Summer storms impact mid-Missouri orchards

3 years 1 month 4 weeks ago Tuesday, October 14 2014 Oct 14, 2014 Tuesday, October 14, 2014 11:00:00 PM CDT October 14, 2014 in News
By: Genevieve Reaume, KOMU 8 Reporter
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MEXICO - A summer full of oddly low temperatures and large amounts of rain directly impacted farmers in mid-Missouri.

While Missouri's odd weather patterns are nothing surprising, how it impacts farms throughout the state varies annually.

One farm, just north of Columbia, in Mexico, is familiar with the crazy weather patterns. The owner, Sandy Binder, pays close attention to the weather because her orchard, Apples and Alpacas, is directly impacted by it. The wind, the rain, the hot summer sun, all these impact her orchard differently, and this summer, the odd weather left her bearing more than she could handle.

KOMU 8 Meteorologist Rosie Newberry explained just what happened this summer to make it abnormal.

"It was actually a fascinating change this last year because what we normally expect to see is kind of a traditional summer pattern where we get a ridge of high pressure over Kansas, Oklahoma, Nebraska," Newberry said. "And that just kind of radiates heat our way. Not only that, but that high pressure sticks around for weeks at a time, so we don't get rain, and when we finally do, it's a big rain event."

This year, that was not the case.

"What was interesting about the summer of 2014 is that we saw the weather patterns of the winter before stick around, which is fascinating," Newberry said. "So instead of seeing a very traditional summer pattern that actually made us hot and dry, the summer of 2014 actually kind of gave us this different pattern of cool and wet."

Newberry explained that the amount of rainfall needed coming into the fall months is usually worrisome, but this year, because of the excessive rain this summer, it is not something mid-Missouri needs to worry about.  But, it may still be something that impacts local farmers, like Binder.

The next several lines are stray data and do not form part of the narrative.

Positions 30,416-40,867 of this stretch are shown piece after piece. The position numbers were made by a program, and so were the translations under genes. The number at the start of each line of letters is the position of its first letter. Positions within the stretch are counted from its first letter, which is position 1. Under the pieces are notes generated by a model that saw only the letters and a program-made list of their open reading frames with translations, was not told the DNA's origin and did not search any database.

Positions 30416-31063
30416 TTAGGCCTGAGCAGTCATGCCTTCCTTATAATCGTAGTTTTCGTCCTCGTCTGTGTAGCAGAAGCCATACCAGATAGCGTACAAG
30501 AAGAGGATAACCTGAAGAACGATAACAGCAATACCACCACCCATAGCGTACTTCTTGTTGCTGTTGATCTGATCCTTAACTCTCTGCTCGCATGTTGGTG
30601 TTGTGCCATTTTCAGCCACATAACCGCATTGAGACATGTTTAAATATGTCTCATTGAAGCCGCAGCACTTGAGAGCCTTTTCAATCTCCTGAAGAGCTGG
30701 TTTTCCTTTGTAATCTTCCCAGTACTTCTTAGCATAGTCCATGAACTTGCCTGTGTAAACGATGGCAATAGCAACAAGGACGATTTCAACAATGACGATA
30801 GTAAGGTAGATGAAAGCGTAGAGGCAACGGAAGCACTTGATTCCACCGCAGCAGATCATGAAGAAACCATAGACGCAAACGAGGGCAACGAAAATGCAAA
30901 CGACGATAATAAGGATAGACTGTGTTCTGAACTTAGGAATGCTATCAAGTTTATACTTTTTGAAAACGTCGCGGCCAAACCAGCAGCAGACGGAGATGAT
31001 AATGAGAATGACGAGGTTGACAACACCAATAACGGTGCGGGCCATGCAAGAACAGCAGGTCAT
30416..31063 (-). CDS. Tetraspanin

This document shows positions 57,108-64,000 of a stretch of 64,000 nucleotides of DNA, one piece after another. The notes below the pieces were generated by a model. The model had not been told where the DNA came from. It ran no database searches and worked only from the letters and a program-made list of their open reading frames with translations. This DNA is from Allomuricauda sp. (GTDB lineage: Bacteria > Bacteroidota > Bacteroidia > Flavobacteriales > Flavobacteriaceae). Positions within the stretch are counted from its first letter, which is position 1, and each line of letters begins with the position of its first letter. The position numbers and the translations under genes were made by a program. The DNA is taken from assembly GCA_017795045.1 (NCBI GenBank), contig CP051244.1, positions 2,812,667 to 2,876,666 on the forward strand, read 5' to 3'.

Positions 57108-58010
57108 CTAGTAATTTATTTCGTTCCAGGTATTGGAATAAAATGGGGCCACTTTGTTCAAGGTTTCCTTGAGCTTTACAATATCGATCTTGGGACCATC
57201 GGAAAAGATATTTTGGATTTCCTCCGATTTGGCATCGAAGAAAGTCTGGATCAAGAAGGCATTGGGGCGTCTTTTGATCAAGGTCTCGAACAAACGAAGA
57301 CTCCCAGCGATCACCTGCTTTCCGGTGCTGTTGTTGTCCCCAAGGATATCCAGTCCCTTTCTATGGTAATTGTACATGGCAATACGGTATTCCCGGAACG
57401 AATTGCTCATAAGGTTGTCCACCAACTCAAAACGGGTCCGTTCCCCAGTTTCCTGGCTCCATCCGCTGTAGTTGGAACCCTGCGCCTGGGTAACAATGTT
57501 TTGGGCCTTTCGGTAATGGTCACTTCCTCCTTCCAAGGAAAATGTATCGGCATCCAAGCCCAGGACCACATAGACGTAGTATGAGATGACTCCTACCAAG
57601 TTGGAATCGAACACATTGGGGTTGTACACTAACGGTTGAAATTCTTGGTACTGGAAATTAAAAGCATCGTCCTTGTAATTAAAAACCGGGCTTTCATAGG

Binder is a one-man band; she and her husband started the orchard back in 1993, but now, she is left to plant the seeds, rake the dirt, worm the alpacas, and prepare the apples, mostly by herself. Needless to say, her farm has grown, but her help has dwindled. Binder does all she can in her older age to manage her crop and keep up with the never-ending list of tasks, but sometimes mother nature can't help but make things harder.

"The trees are just loaded with apples this year," Binder said. "And they had to be hand-thinned."

While this may seem like a good problem to have, it can have more severe long term effects.

"So, I've got about 20 trees that the branches are breaking on them because the trees are just overloaded," Binder said. "Well, that means that maybe next year they'll have a lot less fruit on them, or no fruit."

But, in between these top-heavy trees, are some brown branches, wilted and dead. This summer some of Binder's trees were hit with fire blight, a disease that kills the bark of a tree and turns the leaves brown and black. The trees end up looking as if they were scorched by fire. This fungus is a problem that comes from too much rain.

"It's a disease caused by wet springs," Binder said. "Something gets into the wood of the apple tree, and it kills it."

Binder tried to save these trees, and thinks maybe a few survived, but most ended up dead. Because of her older age, she chose not to replant any trees.  She started her orchard with about 900 trees, and now she is down to about 700.  Many of the trees killed from fire blight were just planted a few years back.

The Binders started this company to bring in extra income after she and her husband retired. The fear of the Social Security fall-out had her and her husband worried, so the two started Apples and Alpacas as a second form of income to take them through retirement.

When asked what keeps her motivated, her answer was simple.

"Well, I've got to move the apples, otherwise they get bad on the trees," Binder said.

Just like Binder, other farmers are seeing weather-related issues this season. Lemer Cernohlavek doesn't plant apples that are susceptible to fire blight disease, but even with these precautions, he cannot stop Mother Nature.

"It would be nice if we now had dry weather," Cernohlavek said. "Because it's making the harvest challenging, and you know, everything is wet, and I can never get out there to pick apples until the afternoons, if it isn't raining."

According to Newberry's predictions, the rain doesn't plan on stopping any time soon.

"So, my expectation is that continuing to see the pattern we've seen, we'll be just a little bit below average," said Newberry. "And we'll see a little bit of extra rainfall as well because once we've had a couple of these flash flooding rain events like we've seen in the last few weeks, it makes it very easy for flash flooding to occur again."

 

 

 

 

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